Apparently, at this meeting, which, according to the Ministry was only of informative nature, promises were made to the Ascent Resources (AR) that the environmental permit would be ready before the end of September, which is what AR then announced to investors. At the end of October, however, the new Environmental Minister, Jure Leben, introduced an internal investigation into the possibility of any external pressures being exercised over the ministry’s officials in the process of issuing environmental permits. The investigation eventually confirmed irregularities in these procedures, which included the August meeting of Nataša Petrovič with the AR representatives. As Tarča reported: “the Office director has participated in the meeting and provided information on specific procedures, thereby raising doubts as to the autonomy and independence of the Office, and allowing public interpretations, harmful for the reputation of the Office and its officials.” Furthermore, no minutes of this August meeting exist nor has the lobbying contact been reported to the Corruption Prevention Commission.
Threats of legal action accompanied by hate mail
Also at the end of October, AR announced it would explore taking Slovenia to the EU Court after the company failed in its attempts to get a response from the Environment Agency on Jure Leben’s internal inquiry into the awarding of environmental permits.
Furthermore, the number of offensive messages sent to ARSO, presumably by enraged British shareholders, multiplied and also hit Minister Leben’s mailbox and Twitter account. The minister is currently under enhanced police protection while a criminal investigation into the source of messages is taking place.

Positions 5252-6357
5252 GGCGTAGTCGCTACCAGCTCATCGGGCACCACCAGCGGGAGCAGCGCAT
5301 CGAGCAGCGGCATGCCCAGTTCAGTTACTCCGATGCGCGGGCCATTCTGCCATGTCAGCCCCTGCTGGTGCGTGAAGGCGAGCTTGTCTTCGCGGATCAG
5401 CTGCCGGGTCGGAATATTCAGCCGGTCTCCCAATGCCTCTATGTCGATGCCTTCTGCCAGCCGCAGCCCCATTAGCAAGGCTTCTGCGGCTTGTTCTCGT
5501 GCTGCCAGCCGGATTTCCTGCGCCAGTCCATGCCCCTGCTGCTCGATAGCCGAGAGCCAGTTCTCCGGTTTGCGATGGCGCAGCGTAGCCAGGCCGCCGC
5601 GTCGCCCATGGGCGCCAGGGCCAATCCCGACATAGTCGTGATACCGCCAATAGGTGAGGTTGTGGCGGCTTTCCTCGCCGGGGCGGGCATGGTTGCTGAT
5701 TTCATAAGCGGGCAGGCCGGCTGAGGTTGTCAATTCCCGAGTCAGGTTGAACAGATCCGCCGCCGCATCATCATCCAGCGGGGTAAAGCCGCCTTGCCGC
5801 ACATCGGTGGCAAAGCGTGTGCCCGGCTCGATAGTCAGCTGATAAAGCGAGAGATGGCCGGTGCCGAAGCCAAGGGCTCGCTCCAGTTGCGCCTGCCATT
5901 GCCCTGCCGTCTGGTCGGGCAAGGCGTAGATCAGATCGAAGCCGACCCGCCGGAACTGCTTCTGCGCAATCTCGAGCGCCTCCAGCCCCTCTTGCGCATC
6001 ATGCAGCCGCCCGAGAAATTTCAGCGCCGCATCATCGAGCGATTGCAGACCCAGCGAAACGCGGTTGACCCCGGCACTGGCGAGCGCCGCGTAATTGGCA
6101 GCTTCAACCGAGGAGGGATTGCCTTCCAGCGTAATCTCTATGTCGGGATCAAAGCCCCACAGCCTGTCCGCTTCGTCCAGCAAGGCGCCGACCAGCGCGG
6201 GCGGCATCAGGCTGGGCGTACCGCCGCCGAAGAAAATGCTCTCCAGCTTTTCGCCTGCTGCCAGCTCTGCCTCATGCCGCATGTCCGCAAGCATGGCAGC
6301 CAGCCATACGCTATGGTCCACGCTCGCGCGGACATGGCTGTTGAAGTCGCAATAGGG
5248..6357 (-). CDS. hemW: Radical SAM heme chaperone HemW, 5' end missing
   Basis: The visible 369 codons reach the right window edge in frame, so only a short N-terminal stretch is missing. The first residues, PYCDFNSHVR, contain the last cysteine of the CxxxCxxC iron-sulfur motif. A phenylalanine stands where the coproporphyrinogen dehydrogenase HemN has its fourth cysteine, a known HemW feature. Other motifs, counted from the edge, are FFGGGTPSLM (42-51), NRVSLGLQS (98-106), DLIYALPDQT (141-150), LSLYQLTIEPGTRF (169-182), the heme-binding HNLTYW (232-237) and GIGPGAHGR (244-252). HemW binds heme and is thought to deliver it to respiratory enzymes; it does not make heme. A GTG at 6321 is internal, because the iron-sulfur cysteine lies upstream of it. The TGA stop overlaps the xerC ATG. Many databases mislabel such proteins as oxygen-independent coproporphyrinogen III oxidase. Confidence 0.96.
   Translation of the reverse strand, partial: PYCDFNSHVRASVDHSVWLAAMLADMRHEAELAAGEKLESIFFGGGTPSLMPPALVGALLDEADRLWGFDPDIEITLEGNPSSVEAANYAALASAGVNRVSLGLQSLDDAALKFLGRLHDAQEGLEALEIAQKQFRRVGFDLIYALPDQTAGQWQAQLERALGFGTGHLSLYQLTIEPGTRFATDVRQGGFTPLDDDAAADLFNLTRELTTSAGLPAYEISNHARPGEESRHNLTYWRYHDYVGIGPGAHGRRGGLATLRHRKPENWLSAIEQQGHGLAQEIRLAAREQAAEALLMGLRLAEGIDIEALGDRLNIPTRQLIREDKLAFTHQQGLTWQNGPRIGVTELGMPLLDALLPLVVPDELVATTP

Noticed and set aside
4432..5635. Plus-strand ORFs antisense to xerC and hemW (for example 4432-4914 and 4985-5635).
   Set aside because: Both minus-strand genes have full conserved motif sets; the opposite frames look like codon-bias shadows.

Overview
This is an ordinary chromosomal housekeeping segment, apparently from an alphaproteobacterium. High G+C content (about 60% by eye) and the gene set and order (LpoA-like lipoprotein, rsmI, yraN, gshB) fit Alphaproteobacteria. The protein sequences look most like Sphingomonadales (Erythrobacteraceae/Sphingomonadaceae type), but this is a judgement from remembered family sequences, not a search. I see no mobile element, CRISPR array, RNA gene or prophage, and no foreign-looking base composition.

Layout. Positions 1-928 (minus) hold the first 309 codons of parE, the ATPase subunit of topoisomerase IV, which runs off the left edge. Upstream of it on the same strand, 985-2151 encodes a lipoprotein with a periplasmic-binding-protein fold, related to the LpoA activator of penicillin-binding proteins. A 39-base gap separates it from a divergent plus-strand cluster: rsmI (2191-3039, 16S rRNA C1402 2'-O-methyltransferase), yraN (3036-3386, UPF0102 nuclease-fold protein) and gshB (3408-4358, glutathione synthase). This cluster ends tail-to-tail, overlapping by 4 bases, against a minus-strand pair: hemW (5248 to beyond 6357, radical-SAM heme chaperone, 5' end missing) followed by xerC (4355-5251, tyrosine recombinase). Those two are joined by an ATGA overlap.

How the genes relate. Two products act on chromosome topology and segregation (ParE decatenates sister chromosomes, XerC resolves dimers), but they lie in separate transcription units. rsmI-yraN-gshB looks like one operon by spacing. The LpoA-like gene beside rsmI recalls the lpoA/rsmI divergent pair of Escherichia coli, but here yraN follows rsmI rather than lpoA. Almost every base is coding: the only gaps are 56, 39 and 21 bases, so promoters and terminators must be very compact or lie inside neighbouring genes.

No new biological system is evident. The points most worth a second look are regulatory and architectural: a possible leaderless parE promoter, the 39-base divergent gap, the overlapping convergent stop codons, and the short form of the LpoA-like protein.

Insulting comments by what appear to be fake Facebook accounts even managed to find their way to our own website, trying to stir the fight under an article on the matter. Luckily, nobody took the bait.
Let’s not forget that in America in 2016 “Russian actors organized both anti-Islam and pro-Islam protests in the same location at the same time on May 21, 2016, using separate Facebook pages operated from a so-called troll farm in St. Petersburg”. The whole mission costed about US $200. (Source)
The British Embassy connection
To complicate the situation a bit further, on November 13 the British Ambassador to Slovenia, Sophie Honey, paid a visit to the Environmental Minister Jure Leben, asking questions about the possible deadlines for environmental permits and also about the results of the internal investigation. HMA Honey appears to have been advocating for the Petišovci project at least since January 2017, when she visited the site of the project and met with the Slovenian and British partners.
At about the same time three extra-parliamentary parties, Solidarity, Pirates and the United Left, asked for an ethical assessment of the British Ambassador’s conduct, who they believed lobbied the previous government to accelerate the license award process.
As reported by Delo, the British Embassy in Ljubljana denied the allegations, and explained that HMA Sophie Honey did not in any way want to influence the Slovenian decision, but only highlighted the need for predictable deadlines in procedures for foreign investors, including for AR, with this being an important part of achieving the goals of increasing bilateral trade and investment between the states.
Furthermore the tree political parties stated that they saw AR’s attempt to take Slovenia to the EU Court, to overrule the Slovenian system, as a kind of threat, even if no other pressures were being applied.
Let’s not forget that the confidence of Slovenia’s environmental administration in dealing with pressures from foreign capital rose significantly just last month, when the French multinational Lafarge sued Slovenia over being denied a renewed environmental permit after years of burning banned petroleum coke in its cement plant in Trbovlje. Lafarge finally lost its case at the Slovenian Administrative court, and is currently shutting down its operations in Slovenia.